Countries that back terror must be tackled: Army chief
New Delhi: Countries which support terrorism need to be "tackled" and terrorism is here to stay unless the world joins hands to end it, Army chief General Bipin Rawat said on Wednesday.
He also said that a country which is victim of terror has to fight on its own war.
Speaking at the Raisina Dialogue here, Gen Rawat stressed on cutting terrorism funding and raised concerns over nuclear, biological and chemical weapons falling into the hands of terrorists.
He advocated curbs on Internet to control terror propaganda.
The Army chief said terror cannot be accepted as a new form of war and urged the global community to tackle it head on.
Without naming Pakistan which India accuses of supporting terror groups in Jammu and Kashmir, he said: "Nation states that support terror to achieve their ends need to be tackled first.
"Terrorism is here to stay, unless the entire international community joins hands, comes together and fights this menace. Only then we can see peace... Terrorism cannot be a new form of warfare.
"This is what nations believe, this is going to be a new form of warfare. It has been seen that nations which spread terrorism invariably become victims of terrorist activities. If they want a safe home, it is better to stop this and let the global community work together."
He, however, added that no country will fight a war for another.
"...You have to do your own job, no nation is coming to your help. International community support is required to support your action.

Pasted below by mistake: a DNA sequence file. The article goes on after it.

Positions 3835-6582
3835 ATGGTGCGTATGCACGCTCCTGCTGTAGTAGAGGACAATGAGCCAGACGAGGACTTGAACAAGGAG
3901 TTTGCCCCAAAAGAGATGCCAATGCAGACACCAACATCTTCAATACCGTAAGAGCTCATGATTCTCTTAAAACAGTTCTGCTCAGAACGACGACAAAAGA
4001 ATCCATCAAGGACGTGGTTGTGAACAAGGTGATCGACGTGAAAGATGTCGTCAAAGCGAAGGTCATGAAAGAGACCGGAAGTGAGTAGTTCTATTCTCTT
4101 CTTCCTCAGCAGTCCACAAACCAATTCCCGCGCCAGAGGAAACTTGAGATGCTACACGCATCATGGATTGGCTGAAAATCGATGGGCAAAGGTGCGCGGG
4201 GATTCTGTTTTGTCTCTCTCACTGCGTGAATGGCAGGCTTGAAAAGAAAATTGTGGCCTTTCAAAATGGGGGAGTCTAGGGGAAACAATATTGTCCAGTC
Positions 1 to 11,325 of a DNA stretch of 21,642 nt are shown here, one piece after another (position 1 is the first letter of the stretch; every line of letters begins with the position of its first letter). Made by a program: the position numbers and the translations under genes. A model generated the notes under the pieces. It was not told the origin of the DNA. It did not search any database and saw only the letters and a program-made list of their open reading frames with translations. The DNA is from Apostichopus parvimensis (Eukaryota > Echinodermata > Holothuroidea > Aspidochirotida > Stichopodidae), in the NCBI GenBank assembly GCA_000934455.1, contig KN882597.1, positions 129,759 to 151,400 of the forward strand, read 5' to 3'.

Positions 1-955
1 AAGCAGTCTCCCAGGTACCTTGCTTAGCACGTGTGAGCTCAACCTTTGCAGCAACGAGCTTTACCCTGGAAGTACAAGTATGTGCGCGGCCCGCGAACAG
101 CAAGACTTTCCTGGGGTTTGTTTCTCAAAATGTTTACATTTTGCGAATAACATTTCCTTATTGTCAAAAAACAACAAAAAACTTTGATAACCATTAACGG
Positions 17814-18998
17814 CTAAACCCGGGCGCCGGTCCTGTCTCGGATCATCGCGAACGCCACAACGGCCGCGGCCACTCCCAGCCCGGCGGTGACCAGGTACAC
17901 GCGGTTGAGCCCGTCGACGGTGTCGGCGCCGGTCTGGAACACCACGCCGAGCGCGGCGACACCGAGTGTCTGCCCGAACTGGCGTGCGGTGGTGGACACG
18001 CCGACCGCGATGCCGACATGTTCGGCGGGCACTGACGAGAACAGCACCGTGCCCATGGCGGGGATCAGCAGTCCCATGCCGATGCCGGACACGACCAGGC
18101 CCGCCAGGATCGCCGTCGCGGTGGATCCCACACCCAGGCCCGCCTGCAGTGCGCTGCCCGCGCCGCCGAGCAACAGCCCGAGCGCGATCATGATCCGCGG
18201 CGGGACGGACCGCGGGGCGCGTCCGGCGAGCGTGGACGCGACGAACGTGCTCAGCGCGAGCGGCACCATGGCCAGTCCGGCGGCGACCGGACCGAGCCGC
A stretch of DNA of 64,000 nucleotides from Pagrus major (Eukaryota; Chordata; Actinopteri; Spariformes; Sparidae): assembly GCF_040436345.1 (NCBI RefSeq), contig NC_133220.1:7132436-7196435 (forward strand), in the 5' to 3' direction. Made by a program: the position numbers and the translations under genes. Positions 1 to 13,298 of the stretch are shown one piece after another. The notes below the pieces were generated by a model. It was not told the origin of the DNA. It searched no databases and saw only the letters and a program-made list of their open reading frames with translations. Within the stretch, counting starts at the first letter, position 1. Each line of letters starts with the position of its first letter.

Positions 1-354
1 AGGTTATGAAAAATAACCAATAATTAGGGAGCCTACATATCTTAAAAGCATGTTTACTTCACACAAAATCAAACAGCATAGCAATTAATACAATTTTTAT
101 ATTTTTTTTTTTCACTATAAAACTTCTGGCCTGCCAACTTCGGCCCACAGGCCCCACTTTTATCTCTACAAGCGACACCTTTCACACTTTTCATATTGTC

"A nation suffering from terrorist activity has to do its own job, take its own action and deal with the terrorists on its own," he said.
Gen Rawat said that after identifying countries that support terror, the next step must be to address the source of funding.
"...where does the money come from. After all terror organisations have huge sums of money."
Gen Rawat pointed out that drugs trade was a major source of such funding. He suggested that all weapon manufacturers should mark each weapon they sell.
"Whatever weapons are found with the terrorists, at least the origin of the weapon can be traced. As of now, very sophisticated weapons are landing in the hands of terrorists but it is difficult to find the source of that weapon," Gen Rawat said.
"If that can happen, funding can stop, and source of weapon can be identified. I think that to an extent would put a check on the activities of the terrorists."
According to him, the biggest threat was that terrorists may get hold of chemical, biological or nuclear weapons. This, he said, "can spell disaster for humanity".
"While weapons is only one issue, the bigger issue is keeping a check on biological and chemical weapons. How do we keep a check on that? This can only happen if countries unite."
Stating that all terror groups had a militant and a political front, the Army chief called for targeting both.
He said even when a militant outfit was curbed, its political front continued to unleash propaganda.
He also called for putting "some checks and curbs" on the "population, Internet and social media and social communication which the terrorist organisations resort to".
"I do appreciate that in a democratic country people would not want this kind of restriction to be put on them. But I think we have to take a call whether we want a safe and secure environment or we are willing to accept some kinds of curbs at least temporarily so that the menace of terrorism can be dealt with in a holistic manner."
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